Edit3: setup photo enter image description here

schematic1:enter image description here

schematic2: enter image description here

edit, last one:

So, I changed resitor dividers at the output of the sensors from 33k/68k to 3k3/6k8. It helped a little bit. Unfortunately don't have space to add voltage follower. The noise was still apparent when I supplied the sensor from battery. I guess high impedance output and long wires picked up noise from the air.

One thing worth to mention is that ACS712 5A chip according to datasheet has its output noise up to 21mV, that means with accuracy of 185mV/A, any measurement below 100mA can't be reliable. I connected a small 12W lamp to the output and it doesn't look that bad at higher amperage (about 1A of current).

Anyway, thanks you guys for help! Lesson for me was that the next time I will be doing any signal measurements I will convert them to digital before passing them to the wires.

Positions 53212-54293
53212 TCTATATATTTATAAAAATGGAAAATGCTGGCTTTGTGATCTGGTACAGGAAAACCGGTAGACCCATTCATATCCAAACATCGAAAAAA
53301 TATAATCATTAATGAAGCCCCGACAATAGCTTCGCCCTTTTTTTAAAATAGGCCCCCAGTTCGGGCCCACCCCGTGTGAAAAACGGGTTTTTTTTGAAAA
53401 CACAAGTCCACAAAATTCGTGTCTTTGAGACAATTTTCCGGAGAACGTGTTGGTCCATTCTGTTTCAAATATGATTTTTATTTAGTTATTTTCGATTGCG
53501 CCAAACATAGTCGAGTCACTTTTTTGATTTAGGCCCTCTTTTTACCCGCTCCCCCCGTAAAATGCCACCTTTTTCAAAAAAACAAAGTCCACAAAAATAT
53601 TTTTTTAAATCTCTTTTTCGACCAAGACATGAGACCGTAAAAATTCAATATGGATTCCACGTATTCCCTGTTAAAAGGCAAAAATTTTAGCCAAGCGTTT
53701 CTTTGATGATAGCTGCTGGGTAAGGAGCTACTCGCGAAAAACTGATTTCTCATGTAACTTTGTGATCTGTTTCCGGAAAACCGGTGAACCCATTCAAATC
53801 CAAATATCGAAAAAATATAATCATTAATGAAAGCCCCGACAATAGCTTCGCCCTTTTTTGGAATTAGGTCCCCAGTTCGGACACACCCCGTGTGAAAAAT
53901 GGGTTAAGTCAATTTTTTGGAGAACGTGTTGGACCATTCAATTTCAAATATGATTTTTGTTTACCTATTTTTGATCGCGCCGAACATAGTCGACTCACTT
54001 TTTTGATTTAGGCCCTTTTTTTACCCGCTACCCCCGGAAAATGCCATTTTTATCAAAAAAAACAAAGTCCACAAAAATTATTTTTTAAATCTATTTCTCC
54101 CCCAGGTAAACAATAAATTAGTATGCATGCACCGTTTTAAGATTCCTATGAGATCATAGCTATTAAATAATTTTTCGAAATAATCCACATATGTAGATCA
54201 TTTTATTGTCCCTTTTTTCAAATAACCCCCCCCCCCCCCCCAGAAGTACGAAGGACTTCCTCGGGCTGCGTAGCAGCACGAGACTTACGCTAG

enter image description here

  • 4
    \$\begingroup\$ The first step it to look at the signals with an oscilloscope and see if they are clean before they hit the ADC. \$\endgroup\$
    – JRE
    Commented Mar 24, 2020 at 17:51
  • \$\begingroup\$ I did. Edited my post, please have a look. Sorry for the resolution, since schools and universities are closed I don't have access to better oscilloscope. It seems liike microcontroller and its ADC are fine. \$\endgroup\$ Commented Mar 25, 2020 at 1:25
  • 1
    \$\begingroup\$ That noise is really bad. What oscilloscope did you use? How much noise do you get when measuring a fixed DC voltage (eg. 1.5V battery)? Can you show us a photo of your setup? \$\endgroup\$ Commented Mar 25, 2020 at 2:47
  • 2
    \$\begingroup\$ These long wires are great antennas and catch whatever they fall for. Shorten the wires as much as possible! When measuring, the ground clip must be as close as possible to the measuring location. If possible, use a differential probe when measuring. \$\endgroup\$
    – Peter MP